Adriaan Louw is the author of 12 patient books, a clinical text and a teaching system for patients. Learn more about his books and resources here.
 
 

READ MORE Amy Bowman, OPTP Staff Writer - October 7, 2019


Top Picks for National Read a Book Day

“If you want to change your body, start by changing your mind.” 
-      Eric Franklin, Grow Younger Daily
 
Today is National Read a Book Day. Why not read something that will not only open your mind but can help improve your health and wellness, too?

Read these books to find out how you can keep your body feeling and looking young; help decrease pain by understanding the causes of it; find out how you can feel more relaxed, aligned and resilient through foam rolling; learn ways to treat or even prevent incontinence; and find out the key component to overall physical, emotional and spiritual health with our top picks for health and wellness reads. 
 

GROW YOUNGER DAILY:

THE POWER OF IMAGERY FOR HEALTHY CELLS AND TIMELESS BEAUTY, SECOND EDITION 

By Eric Franklin 
The Franklin Method, developed by author Eric Franklin, combines movement and Dynamic Neurocognitive Imagery (DNI)™ to harness the transforming power of the mind to move efficiently and keep the physical body young and energized. With the power to change the body from the inside out, imagery can influence and rejuvenate everything from individual cells to the immune system and organs, showing that remaining young is largely a question of attitude. 
This updated, second version of Grow Younger Daily features new imagery and additional exercises for strengthening and lengthening muscles and keeping your body feeling and looking young. 
 

MAKING SENSE OF PAIN: STORIES AND ANALOGIES THAT HELP DEFINE PAIN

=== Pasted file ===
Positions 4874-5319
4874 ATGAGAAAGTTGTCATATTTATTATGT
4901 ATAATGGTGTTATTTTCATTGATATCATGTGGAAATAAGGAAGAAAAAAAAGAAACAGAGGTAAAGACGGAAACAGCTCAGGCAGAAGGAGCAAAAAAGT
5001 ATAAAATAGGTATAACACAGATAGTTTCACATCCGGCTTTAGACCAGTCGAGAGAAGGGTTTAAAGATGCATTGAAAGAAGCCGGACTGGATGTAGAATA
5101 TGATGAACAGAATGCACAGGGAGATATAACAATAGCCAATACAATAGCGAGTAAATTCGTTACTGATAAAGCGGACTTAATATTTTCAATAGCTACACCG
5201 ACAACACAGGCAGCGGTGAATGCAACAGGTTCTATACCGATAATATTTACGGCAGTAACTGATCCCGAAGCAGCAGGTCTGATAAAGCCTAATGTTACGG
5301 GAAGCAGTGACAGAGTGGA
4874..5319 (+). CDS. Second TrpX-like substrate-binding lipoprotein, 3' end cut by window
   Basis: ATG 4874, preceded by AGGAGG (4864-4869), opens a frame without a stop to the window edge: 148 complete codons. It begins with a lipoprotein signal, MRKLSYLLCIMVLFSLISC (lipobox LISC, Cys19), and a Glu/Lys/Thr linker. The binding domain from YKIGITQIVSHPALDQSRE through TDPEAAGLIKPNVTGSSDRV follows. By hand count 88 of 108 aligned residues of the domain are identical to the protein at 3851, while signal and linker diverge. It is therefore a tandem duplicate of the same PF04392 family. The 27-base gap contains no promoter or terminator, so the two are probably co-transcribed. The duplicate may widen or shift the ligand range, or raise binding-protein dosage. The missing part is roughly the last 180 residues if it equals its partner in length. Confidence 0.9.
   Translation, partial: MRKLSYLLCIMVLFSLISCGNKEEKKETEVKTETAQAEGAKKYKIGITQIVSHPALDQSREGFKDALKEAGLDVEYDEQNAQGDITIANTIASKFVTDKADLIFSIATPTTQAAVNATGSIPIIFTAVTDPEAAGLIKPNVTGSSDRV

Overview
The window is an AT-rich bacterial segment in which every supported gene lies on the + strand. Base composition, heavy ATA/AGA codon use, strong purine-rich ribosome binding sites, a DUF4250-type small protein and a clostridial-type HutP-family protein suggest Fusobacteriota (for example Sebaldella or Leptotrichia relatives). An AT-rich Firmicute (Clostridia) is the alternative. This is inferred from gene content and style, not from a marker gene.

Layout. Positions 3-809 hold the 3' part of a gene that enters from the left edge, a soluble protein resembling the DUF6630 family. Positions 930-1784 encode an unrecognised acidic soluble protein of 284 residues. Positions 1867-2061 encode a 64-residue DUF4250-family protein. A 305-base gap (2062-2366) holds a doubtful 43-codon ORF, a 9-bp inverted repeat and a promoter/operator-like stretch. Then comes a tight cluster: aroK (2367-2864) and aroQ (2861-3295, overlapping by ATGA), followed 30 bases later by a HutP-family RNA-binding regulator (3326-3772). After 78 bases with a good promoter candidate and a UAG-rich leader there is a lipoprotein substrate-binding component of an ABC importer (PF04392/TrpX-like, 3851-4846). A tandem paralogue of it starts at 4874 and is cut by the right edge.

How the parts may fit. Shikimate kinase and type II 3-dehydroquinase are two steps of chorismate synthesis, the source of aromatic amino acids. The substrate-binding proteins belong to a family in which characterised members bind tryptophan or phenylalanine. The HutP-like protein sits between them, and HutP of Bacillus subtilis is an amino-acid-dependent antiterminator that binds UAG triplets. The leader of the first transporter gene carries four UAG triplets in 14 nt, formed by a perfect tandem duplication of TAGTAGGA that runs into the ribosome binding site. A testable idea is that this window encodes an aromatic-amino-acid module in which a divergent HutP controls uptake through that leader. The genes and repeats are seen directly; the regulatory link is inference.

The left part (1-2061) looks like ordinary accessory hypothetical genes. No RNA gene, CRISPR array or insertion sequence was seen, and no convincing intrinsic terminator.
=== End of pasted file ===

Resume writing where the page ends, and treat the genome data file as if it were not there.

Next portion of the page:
By Jim Heafner PT, DPT, OCS and Jarod Hall PT, DPT, OCS 
For the millions of people who suffer from acute or chronic pain, this book explains in simple terms what causes pain, the reasons why we feel pain, and what motivates people to get better. The book then guides readers through stories and analogies that make it easier to visualize and talk about pain. By educating readers on how pain works, this book can help people on their journey toward healing. 
 

PRO-ROLLER® MASSAGE ESSENTIALS, THIRD EDITION 

By Angela Kneale OTD, MA, OTR/L 
The simplest actions often make the greatest positive differences. Spending just a few minutes lying or sitting and playfully rolling on a cylinder-shaped piece of foam can help your body feel more relaxed, aligned, and resilient. This revised third edition provides recent research about the benefits of foam roller self-massage and comprehensively guides more than 40 exercises, and numerous modifications for rolling and releasing sore or tight muscles, fascia and connective tissues. 

 
UNDERSTANDING AND TREATING INCONTINENCE:
WHAT CAUSES URINARY INCONTINENCE AND HOW TO REGAIN BLADDER CONTROL 

By Sarah Haag PT, DPT 
Urinary incontinence is a health problem that impacts millions of men and women worldwide, costs billions of dollars, and can have a negative effect on quality of life for those experiencing it. The good news is that there is help and there is hope. This new book, by physical therapist and pelvic health specialist Sarah Haag, explains what’s happening, why it’s happening, and what you can do about it. 
 

THE POWER SOURCE:
THE HIDDEN KEY TO IGNITE YOUR CORE, EMPOWER YOUR BODY, RELEASE STRESS, AND RE-ALIGN YOUR LIFE 

By Lauren Roxburgh 
Located at the root, all energy and strength flow up from the pelvic floor, and it impacts everything from our daily body mechanics to our nervous system. Without addressing the health of our pelvic floor, we are missing out on a powerful key component of our overall physical, emotional, and spiritual health. In The Power Source, celebrity trainer and body alignment expert Lauren Roxburgh introduces her program, which uses pelvic floor strength to release stress, strengthen the body, and treat the physical and mental origins of tension. 
 
Happy National Read a Book Day, and happy reading! 

READ MORE Amy Bowman, OPTP Staff Writer - September 6, 2019


7 Ways to Interpret a Positive Straight Leg Raise Test

Welcome to Orthopaedic Medicine Tips and Tricks for Physical Therapists, a series of blog posts highlighting clinical and practical issues that PTs involved in musculoskeletal medicine are frequently confronted with. Today’s topic: 7 ways to interpret a positive Straight Leg Raise test.